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editorial

PHOTO MOVED IN ADVANCE AND NOT FOR USE - ONLINE OR IN PRINT - BEFORE FEB. 7, 2016. -- A staff member at a pharmacy next to Causeway Bay Books prays in front of a missing-person notice for Lee Bo, a book editor who has disappeared in Hong Kong, Jan. 19, 2016. The disappearance of Lee and several of his associates shines a light on an industry that sells books daring to criticize Beijing. (Lam Yik Fei/The New York Times)LAM YIK FEI/The New York Times

At last, all of the Causeway Bay Five are at least partly accounted for. Chinese public security authorities have belatedly confirmed that none of a group of five owners or employees of Mighty Current Media, a bookstore and publishing house in Hong Kong, have simply disappeared off the face of the Earth.

MCM specializes in books and magazines about the sex scandals and business corruption of the Chinese ruling class. Until early this month, the whereabouts of the three of the five were entirely unknown; now, they are acknowledged to be in Chinese custody.

By 'fessing up, China has finally deigned to show some respect in this matter for the Hong Kong police, and for Hong Kong's Chief Executive, Leung Chun-ying, who is hardly any kind of dissident against the Chinese government.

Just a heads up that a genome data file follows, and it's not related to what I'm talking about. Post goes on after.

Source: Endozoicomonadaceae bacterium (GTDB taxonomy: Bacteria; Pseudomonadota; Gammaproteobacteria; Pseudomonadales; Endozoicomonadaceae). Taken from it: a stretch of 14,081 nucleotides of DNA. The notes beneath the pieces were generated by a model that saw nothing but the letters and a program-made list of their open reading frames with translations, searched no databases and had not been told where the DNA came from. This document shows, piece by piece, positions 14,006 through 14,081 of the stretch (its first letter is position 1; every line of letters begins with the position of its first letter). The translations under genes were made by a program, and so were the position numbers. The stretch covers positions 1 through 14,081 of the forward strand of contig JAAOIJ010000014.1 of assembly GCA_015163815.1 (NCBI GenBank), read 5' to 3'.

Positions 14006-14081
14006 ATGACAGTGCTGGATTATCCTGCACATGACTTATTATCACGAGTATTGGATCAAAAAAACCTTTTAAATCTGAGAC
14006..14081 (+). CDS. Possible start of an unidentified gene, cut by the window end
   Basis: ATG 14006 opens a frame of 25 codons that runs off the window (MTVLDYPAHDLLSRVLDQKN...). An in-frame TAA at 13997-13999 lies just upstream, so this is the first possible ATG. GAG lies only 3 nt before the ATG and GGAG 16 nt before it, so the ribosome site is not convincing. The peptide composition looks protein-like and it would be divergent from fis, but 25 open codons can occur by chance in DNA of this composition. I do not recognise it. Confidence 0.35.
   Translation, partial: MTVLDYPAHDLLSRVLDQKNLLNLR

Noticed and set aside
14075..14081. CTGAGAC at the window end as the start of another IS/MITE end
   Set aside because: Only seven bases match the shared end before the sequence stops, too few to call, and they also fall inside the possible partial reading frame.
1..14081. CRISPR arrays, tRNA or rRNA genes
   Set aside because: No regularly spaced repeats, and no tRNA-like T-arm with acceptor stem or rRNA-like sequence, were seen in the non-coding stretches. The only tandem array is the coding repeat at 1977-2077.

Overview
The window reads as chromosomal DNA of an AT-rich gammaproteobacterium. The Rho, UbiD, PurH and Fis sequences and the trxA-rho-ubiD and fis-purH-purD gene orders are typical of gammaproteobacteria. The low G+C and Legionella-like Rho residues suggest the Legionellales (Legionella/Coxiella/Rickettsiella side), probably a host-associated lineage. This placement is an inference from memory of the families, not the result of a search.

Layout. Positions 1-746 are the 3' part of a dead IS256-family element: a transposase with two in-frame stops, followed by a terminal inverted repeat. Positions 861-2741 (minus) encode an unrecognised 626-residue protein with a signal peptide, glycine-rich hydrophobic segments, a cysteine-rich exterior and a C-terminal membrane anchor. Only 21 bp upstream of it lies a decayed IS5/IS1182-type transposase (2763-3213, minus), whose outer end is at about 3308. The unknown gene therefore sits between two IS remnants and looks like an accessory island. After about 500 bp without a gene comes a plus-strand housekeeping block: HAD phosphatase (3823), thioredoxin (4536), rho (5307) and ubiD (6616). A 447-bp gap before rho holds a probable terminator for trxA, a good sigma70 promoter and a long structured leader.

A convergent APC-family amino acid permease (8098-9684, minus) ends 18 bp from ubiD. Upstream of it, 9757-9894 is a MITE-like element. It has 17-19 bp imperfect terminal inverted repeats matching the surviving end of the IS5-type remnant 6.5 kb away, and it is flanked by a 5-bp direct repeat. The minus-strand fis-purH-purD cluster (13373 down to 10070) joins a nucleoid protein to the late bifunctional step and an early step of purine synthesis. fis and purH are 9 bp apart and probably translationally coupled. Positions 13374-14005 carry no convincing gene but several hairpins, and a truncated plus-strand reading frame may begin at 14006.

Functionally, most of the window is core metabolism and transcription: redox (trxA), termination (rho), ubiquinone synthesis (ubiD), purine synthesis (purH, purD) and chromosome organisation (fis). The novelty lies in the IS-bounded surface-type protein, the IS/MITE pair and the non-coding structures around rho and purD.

When the booksellers started to mysteriously go missing, it looked as if Beijing was undermining the principle of "one country, two systems" agreed upon between Britain and China in 1997, when Hong Kong ceased to be a British colony.

That seems not to be so (or not yet), and the indignation of the Hong Kong and international media have had some salutary effect on forcing a confession from China. The Chinese authorities have not actually admitted abducting Hong Kong residents, but they have acknowledged detaining them outside Hong Kong.

Two of the Chinese men detained have dual citizenship (one British, one Swedish). It may be only a matter of time before a dual citizen of Canada and China is arrested on some sort of political or criminal charges without being able to contact the consular services of Canada. Worse, some Chinese dissidents have been transported to China from at least one weak, deferential third country, Thailand.

All of this is wrong. Chinese authorities may be annoyed by scandal and dissent, but muckraking is undoubtedly part of the civil liberties that are the agreed-upon British legacy to Hong Kong.